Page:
Edinburgh's Jamie Hodgson speaks on Scotland journey, key Gregor Townsend talk and second-row battle

Edinburgh lock Jamie Hodgson floated back into training this week, still basking in the glow of his international breakthrough.

By Graham Bean
Thursday, 25th November 2021, 10:00 pm
Jamie Hodgson celebrates Scotland's 15-13 win over Australia in the Autumn Nations Series at BT Murrayfield. (Photo by Ross Parker / SNS Group)
Jamie Hodgson celebrates Scotland's 15-13 win over Australia in the Autumn Nations Series at BT Murrayfield. (Photo by Ross Parker / SNS Group)

The second-row forward won his first Scotland cap as a starter in the thumping win over Tonga, and the second and third quickly followed when he came on as a sub against Australia and South Africa.

They were pinch-yourself moments for the 23-year-old, who has been going about his work at Edinburgh with a quiet diligence over the past couple of seasons.

“The first cap was amazing and just the whole journey with my family and everyone involved. It was a boyhood dream,” he said. “And to get on the next week as we beat Australia – I don’t think I could have dreamt that, it was incredible.”

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Jamie Hodgson back in training with Edinburgh after the international window. (Photo by Paul Devlin / SNS Group)

While eight players were given debuts in the 60-14 win over Tonga, only Hodgson and Pierre Schoeman of the octet remained in the squad for the match against the Wallabies – testament to the trust national coach Gregor Townsend had placed in the pair.

“To get involved in that second game was definitely a big confidence boost,” acknowledged Hodgson.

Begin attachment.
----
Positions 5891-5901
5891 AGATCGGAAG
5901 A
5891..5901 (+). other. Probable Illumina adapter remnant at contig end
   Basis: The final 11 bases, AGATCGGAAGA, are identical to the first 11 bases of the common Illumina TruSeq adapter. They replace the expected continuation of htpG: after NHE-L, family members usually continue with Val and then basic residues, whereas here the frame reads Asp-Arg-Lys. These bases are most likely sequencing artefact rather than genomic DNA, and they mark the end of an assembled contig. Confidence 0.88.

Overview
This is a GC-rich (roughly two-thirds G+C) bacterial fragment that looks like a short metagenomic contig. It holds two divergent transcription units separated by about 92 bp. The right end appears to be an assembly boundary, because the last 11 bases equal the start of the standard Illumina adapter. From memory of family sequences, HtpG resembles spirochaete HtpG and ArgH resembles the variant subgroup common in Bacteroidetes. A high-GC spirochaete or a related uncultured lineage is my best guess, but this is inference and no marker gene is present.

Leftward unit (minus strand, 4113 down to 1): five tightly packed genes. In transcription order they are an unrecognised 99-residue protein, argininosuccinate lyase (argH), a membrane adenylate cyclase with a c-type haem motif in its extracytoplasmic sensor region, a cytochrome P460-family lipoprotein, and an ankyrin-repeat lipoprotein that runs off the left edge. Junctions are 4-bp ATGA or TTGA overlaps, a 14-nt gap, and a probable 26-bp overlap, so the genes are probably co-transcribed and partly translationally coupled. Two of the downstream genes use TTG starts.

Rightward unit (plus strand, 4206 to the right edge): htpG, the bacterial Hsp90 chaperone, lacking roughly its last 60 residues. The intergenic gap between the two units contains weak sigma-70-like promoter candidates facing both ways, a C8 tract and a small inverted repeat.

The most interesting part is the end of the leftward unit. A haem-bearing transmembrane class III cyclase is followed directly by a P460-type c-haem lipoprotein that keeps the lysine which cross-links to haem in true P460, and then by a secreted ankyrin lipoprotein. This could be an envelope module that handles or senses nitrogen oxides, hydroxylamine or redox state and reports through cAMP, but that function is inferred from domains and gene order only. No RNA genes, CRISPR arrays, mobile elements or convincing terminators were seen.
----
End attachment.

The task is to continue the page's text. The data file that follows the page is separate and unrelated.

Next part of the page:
Thrilled as he was to win his first caps, the Livingston-born player knows he’ll have to double down and work even harder to keep his place in the squad. Second row is a highly competitive position, with Grant Gilchrist, Scott Cummings, Sam Skinner and Rob Harley all starting there for Scotland during the autumn. When Jonny Gray and Ben Toolis return from injury the battle for places will become even more fierce but Hodgson is ready to embrace the challenge.

“I think Scotland’s always had and always will have a lot of strength in depth in second row,” he said. “But taking from that experience the learnings I’ve got and the feedback I have from the coaches, it’s in my head that I want to come here, kick on and see what happens. I’d love to pull on the thistle if I got another shot.”

Jamie Hodgson runs out ahead of his Scotland debut against Tonga. (Photo by Craig Williamson / SNS Group)

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He said Townsend was particularly helpful, making him feel at ease ahead of his debut.

“I actually didn’t speak a huge amount to Gregor through the week. I found out in the middle of the week that I was going to be starting. Then I spoke to him the day before the game and it relaxed me. Rather than being ‘you’ve got to do this, that and the next thing’ it was ‘how are you, how’s your family?’, and finding out about me. It was really nice to have that and go in with a bit of confidence.”

The experience was made all the more special for Hodgson because the games were the first to be played in front of fans since Covid which meant his family and friends could witness his debut and the award of his first cap from Jamie Ritchie is a special ceremony in front of the main stand.

The one man who deserves his praise more than anyone, though, is dad Mike, according to Hodgson.

“I suppose that’s a bit cheesy but he’s the person that’s taken me to places at ridiculous times in the morning, turned up every Saturday and come to every club game whether that was Stew-Mel or Watsonians or Edinburgh. I think he’s probably done a fair bit of mileage!”

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